We will use two items in his packages directory: gatsby-remark-double-brackets-link and gatsby-transformer-markdown-references.

First, let's install them in our project:

npm i gatsby-remark-double-brackets-link
npm i gatsby-transformer-markdown-references
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We can now configure the plugins in our gatsby-config.js. First let's set up the double brackets link. It will be configured inside the MDX plugin:

//in gatsby-config.js
plugins: [
...
{
      resolve: `gatsby-plugin-mdx`,
      options: {
        extensions: [`.mdx`, `.md`],
        gatsbyRemarkPlugins: [
          {
            resolve: "gatsby-remark-double-brackets-link",
            options: {
              titleToURLPath: `${__dirname}/resolve-url.js`,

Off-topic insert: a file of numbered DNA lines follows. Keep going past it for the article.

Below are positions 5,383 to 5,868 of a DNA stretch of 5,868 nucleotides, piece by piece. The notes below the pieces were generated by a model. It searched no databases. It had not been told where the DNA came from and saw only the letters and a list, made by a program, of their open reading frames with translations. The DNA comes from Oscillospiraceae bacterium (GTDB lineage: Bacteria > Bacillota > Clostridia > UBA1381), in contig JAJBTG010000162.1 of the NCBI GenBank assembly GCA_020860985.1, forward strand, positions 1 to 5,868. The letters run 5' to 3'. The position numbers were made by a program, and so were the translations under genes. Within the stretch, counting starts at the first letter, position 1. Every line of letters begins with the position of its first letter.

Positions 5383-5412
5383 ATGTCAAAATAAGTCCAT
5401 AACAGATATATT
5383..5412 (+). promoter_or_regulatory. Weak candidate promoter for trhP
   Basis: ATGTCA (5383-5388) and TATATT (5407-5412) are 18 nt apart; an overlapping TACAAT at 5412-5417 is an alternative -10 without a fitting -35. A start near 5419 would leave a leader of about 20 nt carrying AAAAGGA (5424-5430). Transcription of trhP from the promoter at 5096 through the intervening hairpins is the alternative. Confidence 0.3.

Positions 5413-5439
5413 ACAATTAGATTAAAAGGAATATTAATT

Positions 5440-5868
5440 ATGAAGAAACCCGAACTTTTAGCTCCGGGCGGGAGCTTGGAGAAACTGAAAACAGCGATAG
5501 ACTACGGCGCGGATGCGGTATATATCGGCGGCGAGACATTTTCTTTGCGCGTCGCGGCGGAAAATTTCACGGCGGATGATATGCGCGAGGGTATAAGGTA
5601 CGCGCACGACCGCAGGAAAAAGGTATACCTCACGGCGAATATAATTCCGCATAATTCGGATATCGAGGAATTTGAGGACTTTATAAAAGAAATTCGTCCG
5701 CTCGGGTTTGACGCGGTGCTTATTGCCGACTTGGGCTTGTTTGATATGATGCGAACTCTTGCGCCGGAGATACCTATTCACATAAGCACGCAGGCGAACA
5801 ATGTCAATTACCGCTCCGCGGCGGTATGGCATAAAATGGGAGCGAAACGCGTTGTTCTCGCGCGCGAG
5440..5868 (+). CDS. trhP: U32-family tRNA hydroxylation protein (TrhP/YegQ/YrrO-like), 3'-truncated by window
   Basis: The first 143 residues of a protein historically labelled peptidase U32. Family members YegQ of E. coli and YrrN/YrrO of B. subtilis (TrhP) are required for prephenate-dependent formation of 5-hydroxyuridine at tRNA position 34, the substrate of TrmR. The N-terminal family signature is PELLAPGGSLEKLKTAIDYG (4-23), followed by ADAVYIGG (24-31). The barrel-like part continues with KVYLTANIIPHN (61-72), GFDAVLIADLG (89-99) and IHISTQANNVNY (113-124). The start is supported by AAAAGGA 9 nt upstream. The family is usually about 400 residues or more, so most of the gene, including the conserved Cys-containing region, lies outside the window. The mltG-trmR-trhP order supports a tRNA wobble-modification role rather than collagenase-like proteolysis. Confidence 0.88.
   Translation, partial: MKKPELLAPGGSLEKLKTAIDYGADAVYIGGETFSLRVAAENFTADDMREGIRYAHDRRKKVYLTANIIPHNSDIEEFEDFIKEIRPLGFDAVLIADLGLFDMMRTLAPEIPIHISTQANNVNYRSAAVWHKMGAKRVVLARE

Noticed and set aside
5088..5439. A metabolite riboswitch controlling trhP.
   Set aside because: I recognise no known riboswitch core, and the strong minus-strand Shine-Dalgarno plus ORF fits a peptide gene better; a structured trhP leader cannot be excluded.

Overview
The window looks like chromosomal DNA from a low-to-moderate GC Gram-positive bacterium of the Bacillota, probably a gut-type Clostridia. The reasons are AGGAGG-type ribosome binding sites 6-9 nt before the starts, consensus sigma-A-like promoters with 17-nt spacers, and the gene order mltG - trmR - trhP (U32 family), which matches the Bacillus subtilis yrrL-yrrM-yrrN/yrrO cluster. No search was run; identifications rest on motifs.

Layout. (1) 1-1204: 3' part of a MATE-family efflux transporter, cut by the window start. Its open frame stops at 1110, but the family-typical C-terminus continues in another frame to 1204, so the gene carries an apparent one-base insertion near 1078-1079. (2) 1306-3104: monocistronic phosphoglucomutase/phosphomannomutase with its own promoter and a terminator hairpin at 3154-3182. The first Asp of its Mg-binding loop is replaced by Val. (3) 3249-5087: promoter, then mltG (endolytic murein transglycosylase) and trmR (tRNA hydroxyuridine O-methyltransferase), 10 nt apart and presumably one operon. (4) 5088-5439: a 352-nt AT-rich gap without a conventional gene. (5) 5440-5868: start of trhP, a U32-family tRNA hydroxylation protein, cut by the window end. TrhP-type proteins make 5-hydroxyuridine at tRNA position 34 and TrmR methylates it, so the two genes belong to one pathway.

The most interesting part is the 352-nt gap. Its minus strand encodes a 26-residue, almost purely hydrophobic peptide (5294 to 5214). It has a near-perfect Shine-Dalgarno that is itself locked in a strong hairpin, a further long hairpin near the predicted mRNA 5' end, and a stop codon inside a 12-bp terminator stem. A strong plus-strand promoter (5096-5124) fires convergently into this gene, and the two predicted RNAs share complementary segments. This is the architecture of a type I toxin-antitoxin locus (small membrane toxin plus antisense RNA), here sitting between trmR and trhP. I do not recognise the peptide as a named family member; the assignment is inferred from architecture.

stripBrackets: true,
            },
          },
        ]
      },
    },
]
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Both of these options are... optional. Because our note pages are created at index/notes/note-slug, we need a way to tell the autogenerated wikilinks to follow that same convention.

(I did this because I set up a blog in addition to a garden on my personal site, and I think it's good practice to separate the note files from any additional main-level pages as well.)

At the root of the project, create a file named resolve-url.js. The code here is quite simple:

const slugify = require("slugify")
module.exports = title => `/notes/${slugify(title)}`
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There you have it! Now any [[double bracket link]] in our MDX notes will automatically turn into a link to another note page.